But seriously, it was an incredibly challenging, exhausting, frustrating, emotional year, for so many different reasons. I don’t need to recount those reasons, and I don’t need to rehash how difficult remote teaching has been. I’ve been talking to faculty throughout out this time, and I know the obstacles you all have been facing. Many of you shared how disconnected you feel from your teaching. “I never wanted to be an online teacher,” I often heard. Despite these challenges, DTEI has never been busier. So many of you attended our workshops, our webinars, our working groups. You were still committed to being good teachers and learning new technologies and strategies. I am so impressed by the hard work and dedication you have shown to your students. I am grateful to be here working with all of you.
I recently read Wintering by Katherine May, and one passage stuck with me as she described her difficulty with university teaching. She writes, “In teaching, you cannot walk into the room unhappy or unwilling. You must sacrifice your own energy for your students’, throw your personal reluctance onto the pyre of their lack of interest. You must do without the traditional pedagogic luxury of believing that the people you teach are lazy or rude or entitled. You do it instead, knowing that they are all straining under the load of their own grief, their own fear, their own burdens of work and care. You walk into your classroom and try to entertain this mass of people just enough for them to learn something that will help to alleviate their woes in the future.” This rings especially true during the pandemic. Another layer to this sacrifice is that your own suffering as a result of 2020 stays in the shadows each time you log onto Zoom to teach. We encourage our students to share when they are struggling and ask for help, but it doesn’t work the other way around. I once cried in front of my class after my dog died. My students were gracious, but it was still very awkward. It felt like I had just done something that wasn’t allowed, even though I had lost track of the number of students who had cried about various things in front of me. Sometimes, half the battle of teaching is pretending you have it all together when really the classroom is the last place you want to be. While academia is working to create space for student trauma, there’s little space for faculty trauma.
While I see you and appreciate you, your students do too. We often hear more from the complainers than from those who sing our praises. So a few years ago, DTEI started the Thank a Teacher program where students could anonymously share their appreciation with their professors and TAs. This quarter, we received more responses from students than we ever have. I want to share a few of those responses to close out the year and show you that your work matters.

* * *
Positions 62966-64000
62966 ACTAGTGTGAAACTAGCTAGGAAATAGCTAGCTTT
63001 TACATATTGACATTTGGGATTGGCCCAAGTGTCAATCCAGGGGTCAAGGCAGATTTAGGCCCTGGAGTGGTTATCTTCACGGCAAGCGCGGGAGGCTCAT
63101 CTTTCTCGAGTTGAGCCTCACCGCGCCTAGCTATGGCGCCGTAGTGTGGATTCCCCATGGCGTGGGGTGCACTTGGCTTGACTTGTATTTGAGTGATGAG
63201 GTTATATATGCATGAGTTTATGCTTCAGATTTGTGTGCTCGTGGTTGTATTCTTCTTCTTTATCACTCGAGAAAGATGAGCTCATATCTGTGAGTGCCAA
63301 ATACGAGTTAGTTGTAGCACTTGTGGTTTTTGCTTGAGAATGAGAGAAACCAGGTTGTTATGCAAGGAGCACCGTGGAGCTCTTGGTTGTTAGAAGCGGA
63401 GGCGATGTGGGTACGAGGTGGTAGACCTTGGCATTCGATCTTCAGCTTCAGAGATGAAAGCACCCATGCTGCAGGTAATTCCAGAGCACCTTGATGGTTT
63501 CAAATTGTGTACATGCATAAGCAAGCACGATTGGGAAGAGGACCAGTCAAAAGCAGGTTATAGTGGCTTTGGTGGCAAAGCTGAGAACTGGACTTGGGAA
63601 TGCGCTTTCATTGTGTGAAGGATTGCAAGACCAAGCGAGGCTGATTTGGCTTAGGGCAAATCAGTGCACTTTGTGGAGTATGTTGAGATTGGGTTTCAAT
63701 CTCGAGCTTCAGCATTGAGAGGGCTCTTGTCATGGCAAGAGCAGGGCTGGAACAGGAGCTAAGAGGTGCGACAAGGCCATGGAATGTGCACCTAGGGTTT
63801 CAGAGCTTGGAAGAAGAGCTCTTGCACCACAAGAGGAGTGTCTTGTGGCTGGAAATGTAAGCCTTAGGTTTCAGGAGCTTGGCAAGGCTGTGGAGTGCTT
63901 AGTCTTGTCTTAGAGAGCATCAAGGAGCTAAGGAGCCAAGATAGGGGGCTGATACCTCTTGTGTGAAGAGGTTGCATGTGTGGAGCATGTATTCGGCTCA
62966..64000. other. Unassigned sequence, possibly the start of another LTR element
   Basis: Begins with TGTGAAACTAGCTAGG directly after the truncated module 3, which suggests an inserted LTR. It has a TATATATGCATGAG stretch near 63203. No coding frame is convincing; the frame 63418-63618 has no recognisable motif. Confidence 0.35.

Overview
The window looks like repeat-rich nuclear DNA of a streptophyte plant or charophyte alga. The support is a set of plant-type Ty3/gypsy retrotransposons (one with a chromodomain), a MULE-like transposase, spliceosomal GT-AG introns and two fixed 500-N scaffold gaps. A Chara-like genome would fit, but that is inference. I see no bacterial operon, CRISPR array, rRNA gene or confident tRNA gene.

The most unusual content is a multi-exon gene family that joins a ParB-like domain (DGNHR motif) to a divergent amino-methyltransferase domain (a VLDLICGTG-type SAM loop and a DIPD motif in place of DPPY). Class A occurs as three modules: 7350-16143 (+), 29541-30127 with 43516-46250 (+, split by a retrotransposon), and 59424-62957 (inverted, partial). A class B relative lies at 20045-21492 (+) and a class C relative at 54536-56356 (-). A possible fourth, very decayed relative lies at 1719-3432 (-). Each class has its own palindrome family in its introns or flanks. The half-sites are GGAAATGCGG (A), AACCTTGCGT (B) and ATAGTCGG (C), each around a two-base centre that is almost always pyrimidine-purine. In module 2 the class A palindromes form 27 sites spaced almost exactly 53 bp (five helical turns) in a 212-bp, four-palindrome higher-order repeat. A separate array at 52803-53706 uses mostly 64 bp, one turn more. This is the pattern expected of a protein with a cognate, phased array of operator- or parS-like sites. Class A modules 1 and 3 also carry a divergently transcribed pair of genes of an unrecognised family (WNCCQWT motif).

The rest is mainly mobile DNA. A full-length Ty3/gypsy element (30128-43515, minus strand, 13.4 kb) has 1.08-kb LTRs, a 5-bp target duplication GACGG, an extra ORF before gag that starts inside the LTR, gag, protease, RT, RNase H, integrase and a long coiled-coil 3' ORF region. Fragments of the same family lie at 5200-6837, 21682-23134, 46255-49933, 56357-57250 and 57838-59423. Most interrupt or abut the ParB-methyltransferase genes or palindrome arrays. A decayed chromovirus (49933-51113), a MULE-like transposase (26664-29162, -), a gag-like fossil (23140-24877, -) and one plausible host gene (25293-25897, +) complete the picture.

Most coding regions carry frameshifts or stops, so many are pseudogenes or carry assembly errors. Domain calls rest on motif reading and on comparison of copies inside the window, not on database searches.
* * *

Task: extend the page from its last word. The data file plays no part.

“Thank you for being so kind and understanding to your students. My friends and I all really appreciate that you are trying so hard to be accommodating to us during this online schooling process without compromising the academic rigor of the course. You really have made this quarter and class very enjoyable to me. You are an instructor that challenges me to study hard and motivates me to challenge myself to do better because I feel believed in and listened to. Thank you for this quarter!”
“I want to thank you from the bottom of my heart for all of the valuable time you spend teaching students how to critically think and stand up for what they believe in. You always made me feel that my opinions were valid and this is such a rarity when it comes to most professors! You probably don’t realize it, but you’ve made such an impact on so many students’ lives, especially mine! This is just a small token of my gratitude.”
“Thank you so much for your patience and enthusiasm in class. Introducing a language to students is very difficult, and it is especially a tougher task now that we are using Zoom and in a pandemic. I thought learning a new language would be scary and too difficult, but you have made the process much better than I thought it would be. You make class so fun and we can definitely see that you truly care for each and every one of us. Keep up the fantastic job!”
I’ll catch you all again in 2021.
In other news…
What I’m currently reading: All the Young Men by Ruth Coker Burks. This memoir tells the story of how Ruth started caring for young men dying of AIDS in Arkansas in the 1980s when even their families refused to see them. It’s both heartbreaking and inspiring to read about her sitting with these men so they wouldn’t die alone.
What I’m currently drinking: It’s the holidays – what am I not drinking?